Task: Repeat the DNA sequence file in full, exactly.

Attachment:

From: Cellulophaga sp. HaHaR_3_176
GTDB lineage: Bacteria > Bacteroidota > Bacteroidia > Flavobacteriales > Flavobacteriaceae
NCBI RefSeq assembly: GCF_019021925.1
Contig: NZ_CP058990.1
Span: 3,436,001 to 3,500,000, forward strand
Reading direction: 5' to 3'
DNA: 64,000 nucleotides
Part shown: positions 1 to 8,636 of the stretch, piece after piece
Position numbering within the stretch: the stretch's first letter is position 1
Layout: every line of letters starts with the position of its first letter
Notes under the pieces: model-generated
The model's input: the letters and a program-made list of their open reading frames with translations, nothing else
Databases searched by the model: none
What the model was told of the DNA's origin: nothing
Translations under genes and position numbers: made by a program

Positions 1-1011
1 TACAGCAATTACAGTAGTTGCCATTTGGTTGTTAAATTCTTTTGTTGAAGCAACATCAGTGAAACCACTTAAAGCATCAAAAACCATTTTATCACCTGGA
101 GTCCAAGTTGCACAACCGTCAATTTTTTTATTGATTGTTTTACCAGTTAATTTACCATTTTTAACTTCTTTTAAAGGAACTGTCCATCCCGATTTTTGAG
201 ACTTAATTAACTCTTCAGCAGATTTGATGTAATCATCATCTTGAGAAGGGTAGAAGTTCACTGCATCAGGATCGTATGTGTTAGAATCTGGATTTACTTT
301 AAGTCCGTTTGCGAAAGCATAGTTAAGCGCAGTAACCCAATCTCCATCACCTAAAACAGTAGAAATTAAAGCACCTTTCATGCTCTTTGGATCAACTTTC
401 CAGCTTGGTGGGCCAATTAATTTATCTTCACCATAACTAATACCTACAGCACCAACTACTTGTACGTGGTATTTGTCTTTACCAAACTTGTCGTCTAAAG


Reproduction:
From: Cellulophaga sp. HaHaR_3_176
GTDB lineage: Bacteria > Bacteroidota > Bacteroidia > Flavobacteriales > Flavobacteriaceae
NCBI RefSeq assembly: GCF_019021925.1
Contig: NZ_CP058990.1
Span: 3,436,001 to 3,500,000, forward strand
Reading direction: 5' to 3'
DNA: 64,000 nucleotides
Part shown: positions 1 to 8,636 of the stretch, piece after piece
Position numbering within the stretch: the stretch's first letter is position 1
Layout: every line of letters starts with the position of its first letter
Notes under the pieces: model-generated
The model's input: the letters and a program-made list of their open reading frames with translations, nothing else
Databases searched by the model: none
What the model was told of the DNA's origin: nothing
Translations under genes and position numbers: made by a program

Positions 1-1011
1 TACAGCAATTACAGTAGTTGCCATTTGGTTGTTAAATTCTTTTGTTGAAGCAACATCAGTGAAACCACTTAAAGCATCAAAAACCATTTTATCACCTGGA
101 GTCCAAGTTGCACAACCGTCAATTTTTTTATTGATTGTTTTACCAGTTAATTTACCATTTTTAACTTCTTTTAAAGGAACTGTCCATCCCGATTTTTGAG
201 ACTTAATTAACTCTTCAGCAGATTTGATGTAATCATCATCTTGAGAAGGGTAGAAGTTCACTGCATCAGGATCGTATGTGTTAGAATCTGGATTTACTTT
301 AAGTCCGTTTGCGAAAGCATAGTTAAGCGCAGTAACCCAATCTCCATCACCTAAAACAGTAGAAATTAAAGCACCTTTCATGCTCTTTGGATCAACTTTC
401 CAGCTTGGTGGGCCAATTAATTTATCTTCACCATAACTAATACCTACAGCACCAACTACTTGTACGTGGTATTTGTCTTTACCAAACTTGTCGTCTAAAG